Editorial

Dear Reader: Blind as bankers &A time to prey - and a time to pay


BLIND AS BANKERS

One of the recurring questions people ask about Barry Tannenbaum’s ponzi scheme is: How come it managed to operate for so long – for two years at least – with such extraordinary cash flows from one to another of a circle of bank accounts, both on- and offshore, without the banks raising the alarm?

Rand Merchant Bank, it transpires, did alert the Reserve Bank to something strange going on. But similarly spectacular things were happening in the Investec Private Bank accounts of Tannenbaum’s favourite agent, attorney Dean Rees – without raising any eyebrows there.

Kamini Moodley and Peta Jane “PJ” Muller are “private bankers” at Investec in Sandton. They were responsible for the management of Rees’s accounts with that bank, one named Dean Rees Attorneys, the other Suscito Investments (Pty) Ltd. Both were constantly awash with ponzi money, showing credit balances of R10m or more.

On scrutinising several bank statements for those accounts, noseweek was disturbed to discover six transactions related to these two ladies personally: First, it appears Miss Muller was so enamoured of the scheme being operated by her clients, that she personally invested in it; R250,000 on 9 September 2008, and a further R450,000 on 19 November – a not insubstantial sum for a junior bank manager to invest.

Next we find that on 17 November Miss Moodley received a personal payment of R25,000 from Mr Rees, while, on the same day, Miss Muller received a payment of a neat R50,000 from Mr Rees.

On 26 January Miss Muller received another R50,000 payment from Rees, and on 5 February 2009 Miss Moodley received a further R75,000 from him. Maybe coincidentally, each then received a neat R100,000 from the local kingpin of the scheme.

Might these transactions have blinded them to the obvious, and made them reluctant to do their duty in terms of the law?

Miss Moodley has not responded to our messages – she is on leave from the bank – and Miss Muller referred us to Mr Till, head of “Risk” at the bank, for comment. Indeed. Mr Till was in meetings for days and did not return our calls. The same applies to Mr Cronje in “Recoveries”, who, we were gaily informed by the staff member who answered the telephone, “is quite involved with noseweek”. A third attempt to get comment – this time from the two ladies’ immediate boss, Richard Towell, was similarly unsuccessful. Dear reader, draw your conclusions.

There are two more entries in that bank statement that might suggest the same sort of foresight on Mr Rees’s part:
On 19 December 2008, as The End loomed large, Mr Rees, always a charitable man, made a donation of R125,000 to the SA Police Widows and Orphans Fund.

It’s only later that a charge of R27,761 to Rees’s Suscito account catches our eye. Dated 15 May last year, it bears the annotation “Zuma London”. (On the same day Rees paid a R67,484 bill at London’s Carlton hotel.)

Is that a dagger I see before me?

Don’t miss our next thrilling instalment.

A TIME TO PREY - AND A TIME TO PAY

Siemens South Africa hasn’t yet got around to answering the tough questions we put to them (see page 10). A week was not enough. We hope a month will be. The company has had a torrid time in Germany and the US, where it managed to pull through by paying massive sums in legal fees and massive fines. What they maybe don’t understand – or don’t wish to contemplate – is that it doesn’t settle anything for us, the true victims of their corruption. We are the ones who, for decades, have paid 20% to 40% more for our electricity, rail and telecommunications infrastructure, as a result of their corrupt practices. Tot it up, and you will find that Germany has benefited by billions, while we are now faced with riots in Mpumalanga because of our inability to afford the most elementary services, inter alia because of having to service the massive foreign debt attributable to the inflated prices we have constantly had to pay.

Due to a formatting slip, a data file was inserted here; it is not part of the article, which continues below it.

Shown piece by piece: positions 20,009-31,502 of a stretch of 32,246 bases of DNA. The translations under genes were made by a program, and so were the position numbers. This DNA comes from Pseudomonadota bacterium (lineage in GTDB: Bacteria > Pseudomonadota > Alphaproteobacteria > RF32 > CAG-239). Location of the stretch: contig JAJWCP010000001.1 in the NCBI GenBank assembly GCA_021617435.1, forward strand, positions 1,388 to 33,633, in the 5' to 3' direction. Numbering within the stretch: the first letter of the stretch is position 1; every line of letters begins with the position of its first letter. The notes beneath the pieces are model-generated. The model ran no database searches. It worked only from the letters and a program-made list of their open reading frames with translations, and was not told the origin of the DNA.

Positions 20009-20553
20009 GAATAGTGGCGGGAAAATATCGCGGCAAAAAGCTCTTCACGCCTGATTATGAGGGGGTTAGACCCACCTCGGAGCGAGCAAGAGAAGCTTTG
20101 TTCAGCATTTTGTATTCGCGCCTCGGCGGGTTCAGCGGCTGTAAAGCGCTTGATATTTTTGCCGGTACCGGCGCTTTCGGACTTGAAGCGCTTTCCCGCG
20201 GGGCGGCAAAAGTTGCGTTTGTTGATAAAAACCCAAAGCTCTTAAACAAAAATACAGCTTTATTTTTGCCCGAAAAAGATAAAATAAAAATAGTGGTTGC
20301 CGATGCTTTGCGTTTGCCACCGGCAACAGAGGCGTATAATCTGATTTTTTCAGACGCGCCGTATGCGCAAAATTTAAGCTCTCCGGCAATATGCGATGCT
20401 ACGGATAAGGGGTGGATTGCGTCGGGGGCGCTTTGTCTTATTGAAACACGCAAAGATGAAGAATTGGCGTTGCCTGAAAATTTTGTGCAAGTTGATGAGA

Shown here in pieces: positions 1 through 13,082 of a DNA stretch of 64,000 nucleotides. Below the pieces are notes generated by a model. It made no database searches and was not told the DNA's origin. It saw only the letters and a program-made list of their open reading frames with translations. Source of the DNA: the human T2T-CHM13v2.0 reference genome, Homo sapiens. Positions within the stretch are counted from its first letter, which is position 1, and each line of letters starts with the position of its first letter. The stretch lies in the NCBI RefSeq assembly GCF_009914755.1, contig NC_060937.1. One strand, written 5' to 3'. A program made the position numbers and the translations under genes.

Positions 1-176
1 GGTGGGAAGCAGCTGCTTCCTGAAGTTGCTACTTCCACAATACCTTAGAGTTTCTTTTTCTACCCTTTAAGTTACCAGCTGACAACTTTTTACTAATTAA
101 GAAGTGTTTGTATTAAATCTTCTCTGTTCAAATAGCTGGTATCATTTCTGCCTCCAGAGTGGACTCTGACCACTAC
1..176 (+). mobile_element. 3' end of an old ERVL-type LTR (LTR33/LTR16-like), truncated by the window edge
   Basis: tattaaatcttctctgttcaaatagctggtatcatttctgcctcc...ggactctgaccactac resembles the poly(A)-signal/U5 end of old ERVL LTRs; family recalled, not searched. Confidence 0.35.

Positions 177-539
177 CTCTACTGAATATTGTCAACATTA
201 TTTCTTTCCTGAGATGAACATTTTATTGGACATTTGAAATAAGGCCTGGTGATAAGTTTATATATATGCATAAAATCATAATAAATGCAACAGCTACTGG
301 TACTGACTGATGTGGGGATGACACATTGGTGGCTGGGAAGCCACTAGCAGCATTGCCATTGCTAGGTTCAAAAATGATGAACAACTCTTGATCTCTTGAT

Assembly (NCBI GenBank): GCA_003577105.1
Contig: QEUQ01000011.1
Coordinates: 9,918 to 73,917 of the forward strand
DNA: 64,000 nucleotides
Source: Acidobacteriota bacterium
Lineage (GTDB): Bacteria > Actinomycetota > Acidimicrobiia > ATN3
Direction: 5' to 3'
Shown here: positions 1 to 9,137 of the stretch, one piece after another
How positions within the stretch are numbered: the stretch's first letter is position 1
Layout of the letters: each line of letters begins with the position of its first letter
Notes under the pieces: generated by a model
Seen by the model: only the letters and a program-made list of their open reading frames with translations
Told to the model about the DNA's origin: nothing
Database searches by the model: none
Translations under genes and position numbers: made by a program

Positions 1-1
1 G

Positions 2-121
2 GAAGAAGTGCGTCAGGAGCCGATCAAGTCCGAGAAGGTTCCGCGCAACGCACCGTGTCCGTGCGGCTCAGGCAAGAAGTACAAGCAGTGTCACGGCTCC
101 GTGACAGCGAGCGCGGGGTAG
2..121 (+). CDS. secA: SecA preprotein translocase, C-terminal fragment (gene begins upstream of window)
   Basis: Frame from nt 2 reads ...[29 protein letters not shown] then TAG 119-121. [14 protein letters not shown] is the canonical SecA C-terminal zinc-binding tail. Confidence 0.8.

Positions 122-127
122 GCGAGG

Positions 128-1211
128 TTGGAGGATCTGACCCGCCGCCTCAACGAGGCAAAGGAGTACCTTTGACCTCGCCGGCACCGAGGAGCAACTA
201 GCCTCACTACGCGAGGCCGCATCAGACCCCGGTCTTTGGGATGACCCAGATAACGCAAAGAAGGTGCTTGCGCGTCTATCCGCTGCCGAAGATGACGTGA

Before they can expect reconciliation, we want the truth – and maybe even compensation. Is that such a terrible thing to ask? Germany does not need the billion Euros fine paid by Siemens – the third world victims, the victims of the crime, do. We also demand to know which of our leaders and public officials they have corrupted, so that we, too, can clear out the muck.
The Editor

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Submitted by : S Dyason on 2009-11-23 23:41:39
Quickly list. We need to buy shares here..
 
Submitted by : Alan Egner of Gaborone on 2009-10-30 11:13:36
I can't imagine Siemens South Africa ever responding to your questions. They are far too busy concocting new infrastructure deals with the new elite. We will only start hearing about these new deals in years to come when the money has already been transferred to Germany. How much do you think a handful of power generating plants are worth? Billions and billions of Rands are about to dissappear in front of your eyes. Sadly there is unlikely to be much light at the end of the tunnel.

I would have thought it would be much cheaper for Siemens to buy Noseweek out rather than answer embarrasing questions. Haven't they made an offer yet? They will!

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